Railroad Begins and Ends
Right-of-way Approved by City Council
March 15, 1830
Century of Service Ends -- Final Trip from Milneburg
March 15, 1932
Gallagher and her second husband Conrad Freese pose on the front walk of a camp in Milneburg
c. 1880 - 1890.
The Pontchartrain Railroad’s “Smokey Mary”
can be seen in the background. (Photo courtesy of Henry Harmison.)
The Pontchartrain Rail-Road
was an early railway, chartered in 1830, which began transporting people and goods between the Mississippi River front and
Lake Pontchartrain on April 23, 1831, and closed more than 100 years later. The 5-mile long line on Elysian Fields
Avenue connected the Faubourg Marigny along the riverfront with the town of Milneburg on the Lakefront. When built, the
majority of the route ran through farmland, woods, and swamp. Meetings discussing building a railway began in 1828.
The Pontchartrain Rail-Road was chartered on January 20, 1830. The right-of-way was approved by the New Orleans
City Council on March 15, and construction began immediately, with a pair of parallel railroad tracks. Through
swampland, up to 4 feet of fill was needed to create a sufficient road bed. A 150 foot wide bed was constructed along
the entire route, with the rail line laid with red cypress timbers and English rolled iron rails. Construction of the line
was completed on April 14, 1831, and it officially opened on April 23rd, with horse drawn railway carriages. The first
steam locomotive, "the Shields", was built by John Shields and arrived from Cincinnatti by steamer
on June 15, 1832. This first locomotive proved unreliable; the company even tried
using sails to help propell the train.
A second locomotive "the Pontchartrain" built by Rothwell, Hicks,
and Rothwell arrived in September, was tested on September 6. It proved
better, allowing the line to advertise regular steam service of 7 round trips per day (9 on Sundays) starting on September
27, 1832. "The Shields" was cannibalized, the boiler used to run equipment at the railroad's machine shop. "The
Pontchartrain" as well as succeeding locomotives
became known as the famous and beloved "Smokey Mary". It was comprised of an
"engine car" (with the power of 24 horses) and
12 passenger/cargo cars.
Saturday, August 17, 1844
"When put to the test, Smoky Mary could,
amidst great puffing and blowing and much expulsion of smoke and cinders, attain the remarkable speed of ten miles
an hour. Passengers usually emerged with clothes blackened and eyes and throat stuffed with cinders" from [GumboYa-Ya]. The line was the first in the world to include a freight landing platform. Milneburg had no jail but the train had a prison car -- rowdies
were loaded throughout the day and night into the car which was hooked to
the train for its last run of the night to transport the captives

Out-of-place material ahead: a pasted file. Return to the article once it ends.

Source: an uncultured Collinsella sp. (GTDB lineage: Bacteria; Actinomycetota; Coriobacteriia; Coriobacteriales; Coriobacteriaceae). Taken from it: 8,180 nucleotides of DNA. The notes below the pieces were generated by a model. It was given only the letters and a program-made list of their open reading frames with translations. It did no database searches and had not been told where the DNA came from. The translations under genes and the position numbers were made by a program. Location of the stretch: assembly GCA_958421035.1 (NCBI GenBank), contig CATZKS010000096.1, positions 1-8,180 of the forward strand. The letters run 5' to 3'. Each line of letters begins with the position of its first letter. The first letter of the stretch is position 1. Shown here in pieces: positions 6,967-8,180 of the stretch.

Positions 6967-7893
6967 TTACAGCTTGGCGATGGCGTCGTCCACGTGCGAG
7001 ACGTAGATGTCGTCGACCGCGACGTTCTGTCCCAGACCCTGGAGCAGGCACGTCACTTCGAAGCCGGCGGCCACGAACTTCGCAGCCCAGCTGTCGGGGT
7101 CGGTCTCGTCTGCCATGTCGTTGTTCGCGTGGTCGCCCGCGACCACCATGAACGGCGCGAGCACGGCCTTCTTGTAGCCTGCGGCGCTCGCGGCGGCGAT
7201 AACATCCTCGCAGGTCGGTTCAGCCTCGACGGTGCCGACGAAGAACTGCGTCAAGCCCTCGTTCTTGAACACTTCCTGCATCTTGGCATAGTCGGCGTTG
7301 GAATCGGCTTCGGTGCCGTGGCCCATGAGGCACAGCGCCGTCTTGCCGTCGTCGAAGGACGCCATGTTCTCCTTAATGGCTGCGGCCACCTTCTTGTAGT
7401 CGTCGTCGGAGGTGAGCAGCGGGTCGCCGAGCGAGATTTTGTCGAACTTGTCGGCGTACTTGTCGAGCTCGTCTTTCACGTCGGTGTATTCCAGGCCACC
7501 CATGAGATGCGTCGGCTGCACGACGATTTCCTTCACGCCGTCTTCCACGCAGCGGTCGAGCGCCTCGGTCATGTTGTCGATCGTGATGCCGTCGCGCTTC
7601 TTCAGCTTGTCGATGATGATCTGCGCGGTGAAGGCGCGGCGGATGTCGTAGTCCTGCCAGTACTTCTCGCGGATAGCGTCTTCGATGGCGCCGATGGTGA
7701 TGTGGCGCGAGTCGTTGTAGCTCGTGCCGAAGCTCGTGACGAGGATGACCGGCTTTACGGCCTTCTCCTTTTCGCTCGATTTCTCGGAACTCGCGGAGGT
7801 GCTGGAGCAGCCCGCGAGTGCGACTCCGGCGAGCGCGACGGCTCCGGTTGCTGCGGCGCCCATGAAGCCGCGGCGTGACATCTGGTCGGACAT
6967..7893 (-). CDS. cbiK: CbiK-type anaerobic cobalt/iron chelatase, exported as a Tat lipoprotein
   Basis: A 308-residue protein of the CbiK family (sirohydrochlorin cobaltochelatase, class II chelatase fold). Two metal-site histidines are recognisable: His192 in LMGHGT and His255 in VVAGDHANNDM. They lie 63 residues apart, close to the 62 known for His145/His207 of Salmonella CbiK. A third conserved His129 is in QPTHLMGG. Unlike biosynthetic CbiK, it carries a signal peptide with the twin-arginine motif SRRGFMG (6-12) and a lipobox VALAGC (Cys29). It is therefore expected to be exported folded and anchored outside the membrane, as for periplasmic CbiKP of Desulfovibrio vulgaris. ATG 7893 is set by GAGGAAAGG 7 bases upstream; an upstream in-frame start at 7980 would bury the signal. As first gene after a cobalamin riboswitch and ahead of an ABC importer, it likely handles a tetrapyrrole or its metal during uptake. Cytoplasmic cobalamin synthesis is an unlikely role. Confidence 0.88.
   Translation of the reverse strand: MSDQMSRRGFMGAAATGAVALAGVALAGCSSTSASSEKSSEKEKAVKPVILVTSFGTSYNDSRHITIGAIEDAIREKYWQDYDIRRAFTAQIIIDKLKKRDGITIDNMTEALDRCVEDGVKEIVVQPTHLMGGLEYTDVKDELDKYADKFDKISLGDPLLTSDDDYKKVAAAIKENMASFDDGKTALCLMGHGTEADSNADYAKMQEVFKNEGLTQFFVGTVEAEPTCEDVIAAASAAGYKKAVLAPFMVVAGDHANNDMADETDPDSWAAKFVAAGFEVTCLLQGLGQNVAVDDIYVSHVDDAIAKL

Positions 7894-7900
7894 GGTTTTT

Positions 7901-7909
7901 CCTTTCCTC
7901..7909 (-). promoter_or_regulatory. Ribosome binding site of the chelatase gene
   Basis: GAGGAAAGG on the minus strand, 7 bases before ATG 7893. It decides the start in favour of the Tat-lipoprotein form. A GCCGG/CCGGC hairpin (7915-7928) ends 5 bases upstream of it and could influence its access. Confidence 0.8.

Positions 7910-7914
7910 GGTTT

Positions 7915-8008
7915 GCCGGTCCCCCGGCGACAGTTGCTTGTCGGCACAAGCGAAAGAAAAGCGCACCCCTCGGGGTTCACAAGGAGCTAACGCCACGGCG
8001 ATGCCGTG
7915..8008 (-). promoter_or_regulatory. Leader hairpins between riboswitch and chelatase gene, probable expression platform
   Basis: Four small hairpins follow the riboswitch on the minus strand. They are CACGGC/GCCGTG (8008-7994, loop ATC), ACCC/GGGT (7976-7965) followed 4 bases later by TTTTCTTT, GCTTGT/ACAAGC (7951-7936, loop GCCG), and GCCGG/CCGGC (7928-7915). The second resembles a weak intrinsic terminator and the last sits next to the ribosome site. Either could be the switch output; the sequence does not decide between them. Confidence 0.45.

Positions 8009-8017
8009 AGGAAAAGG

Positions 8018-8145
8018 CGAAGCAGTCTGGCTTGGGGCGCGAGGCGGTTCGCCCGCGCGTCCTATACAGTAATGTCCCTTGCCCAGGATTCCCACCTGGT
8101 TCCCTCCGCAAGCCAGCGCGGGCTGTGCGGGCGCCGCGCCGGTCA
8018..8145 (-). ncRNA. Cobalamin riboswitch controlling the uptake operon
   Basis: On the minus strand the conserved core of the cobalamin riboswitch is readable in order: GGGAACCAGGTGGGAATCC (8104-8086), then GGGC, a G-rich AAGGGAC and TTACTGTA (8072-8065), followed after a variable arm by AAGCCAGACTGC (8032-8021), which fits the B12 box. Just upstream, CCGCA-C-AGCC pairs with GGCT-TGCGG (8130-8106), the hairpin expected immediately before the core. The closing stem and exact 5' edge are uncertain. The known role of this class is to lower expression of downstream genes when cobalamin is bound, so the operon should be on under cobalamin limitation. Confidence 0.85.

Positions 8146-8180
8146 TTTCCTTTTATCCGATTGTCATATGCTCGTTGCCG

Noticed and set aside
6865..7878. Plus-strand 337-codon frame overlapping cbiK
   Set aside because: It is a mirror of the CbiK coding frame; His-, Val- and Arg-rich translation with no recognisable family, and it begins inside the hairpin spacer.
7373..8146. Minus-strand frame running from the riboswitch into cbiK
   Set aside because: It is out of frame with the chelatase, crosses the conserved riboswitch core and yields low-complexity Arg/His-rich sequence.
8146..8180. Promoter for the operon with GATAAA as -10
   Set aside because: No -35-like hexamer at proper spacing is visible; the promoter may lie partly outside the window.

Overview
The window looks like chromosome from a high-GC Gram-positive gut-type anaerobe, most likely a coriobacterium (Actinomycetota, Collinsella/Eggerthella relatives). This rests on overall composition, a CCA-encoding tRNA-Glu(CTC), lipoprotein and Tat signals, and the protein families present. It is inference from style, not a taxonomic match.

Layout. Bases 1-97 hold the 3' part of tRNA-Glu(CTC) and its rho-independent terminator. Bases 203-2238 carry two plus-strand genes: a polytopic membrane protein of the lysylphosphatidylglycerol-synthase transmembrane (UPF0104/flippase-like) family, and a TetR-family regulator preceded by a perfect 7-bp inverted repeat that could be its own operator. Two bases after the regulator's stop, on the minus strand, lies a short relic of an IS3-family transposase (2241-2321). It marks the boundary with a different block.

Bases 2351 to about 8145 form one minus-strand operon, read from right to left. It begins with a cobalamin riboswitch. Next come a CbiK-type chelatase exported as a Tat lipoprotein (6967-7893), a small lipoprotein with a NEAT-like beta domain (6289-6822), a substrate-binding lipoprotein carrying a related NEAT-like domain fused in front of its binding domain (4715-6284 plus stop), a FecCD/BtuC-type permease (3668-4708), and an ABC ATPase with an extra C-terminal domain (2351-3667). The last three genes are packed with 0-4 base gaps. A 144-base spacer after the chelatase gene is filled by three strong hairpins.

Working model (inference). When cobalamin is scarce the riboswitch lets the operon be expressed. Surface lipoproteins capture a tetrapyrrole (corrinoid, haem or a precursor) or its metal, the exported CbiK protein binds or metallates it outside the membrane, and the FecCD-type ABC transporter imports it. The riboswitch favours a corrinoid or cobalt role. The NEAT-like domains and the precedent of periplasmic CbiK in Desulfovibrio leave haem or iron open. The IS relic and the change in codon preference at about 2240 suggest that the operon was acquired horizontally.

to Parish Prison in the city. Passenger
service on the Pontchartrain Railroad, one of the nation’s oldest lines, ended after a century of service on March
15, 1932, when Smokey Mary made a final trip from Milneburg -- three coaches packed with riders led
by John A. Galivan, engineer during a third ( 32 years) of
the railroad's history.
A 1922 Pontchartrain Railroad Schedule
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Born on September 26, 1918, Fred James Cassibry received a B.A. from Tulane University in 1941 and
an LL.B. from Tulane Law School in 1943. After serving in the Navy during World War II he became a field examiner for the
National Labor Relations Board from 1946 to 1948. He entered private practice in New Orleans from 1948 to 1961, and was a
New Orleans City Councilman from 1954 to 1961. He was a judge on the Civil District Court for Orleans Parish from 1961 to
1966. On October 11, 1966, Cassibry was nominated by President Lyndon B. Johnson to a new seat on the United States
District Court for the Eastern District of Louisiana created by 80 Stat. 75. He was confirmed by the United States Senate
on October 20, 1966, and received his commission on November 3, 1966. He assumed senior status on March 15, 1984,
serving in that capacity until his retirement on April 3, 1987. He died on July 6, 1996.
Photo of Melpomene Avenue
(now Martin Luther King) between South Claibourne and South Broad "after" covering of canal, March 15, 1956
Photography by Leon Trice.
March 15, 1916
Kreeger's adverstisemnt (on the right) from the Times-Picayune.
Several streets scenes
from the Wilson S. Howell Photograph Collection,Louisiana Division of the New Orleans Public Library taken on March
The New Orleans Savings Institution, was incorporated by the Louisiana legislative act of March
Francois Robert Avart, husband of Amelie Delassize, owner of a plantation situated above Faubourg
Bouligny and measuring eight arpents front on the River, had acquired the property from his mother, Julie Allain, widow
of Valentin Robert Avart, by act before M. de Armas, Notary Public, on March 15, 1815. Mr. Avart had a plan
made by H. Maulhauser, Surveyor, dated October 26, 8141, whereby he subdivided his plantation and called it “Faubourg
Avart”. Its boundaries were Upperline Street on the lower side and Valmont Street on the upper.
Andrew Jackson (March 15, 1767 – June 8, 1845) was the seventhPresident
of the United States (1829–1837). Based in frontier Tennessee, Jackson was a politician and army general who defeated
the Creek Indians at the Battle of Horseshoe Bend (1814), and the British at the Battle of New Orleans (1815). A polarizing
figure who dominated the Second Party System in the 1820s and 1830s, as president he dismantled the Second Bank of the United
States and initiated forced relocation and resettlement of Native American tribes from the Southeast to west of the Mississippi
River. His enthusiastic followers created the modern Democratic Party.
On March 15, 1729 a ceremony was held for Sister Stanislas Hachard at the Ursuline
Convent, where she became the first woman to become a Catholic nun in the United States.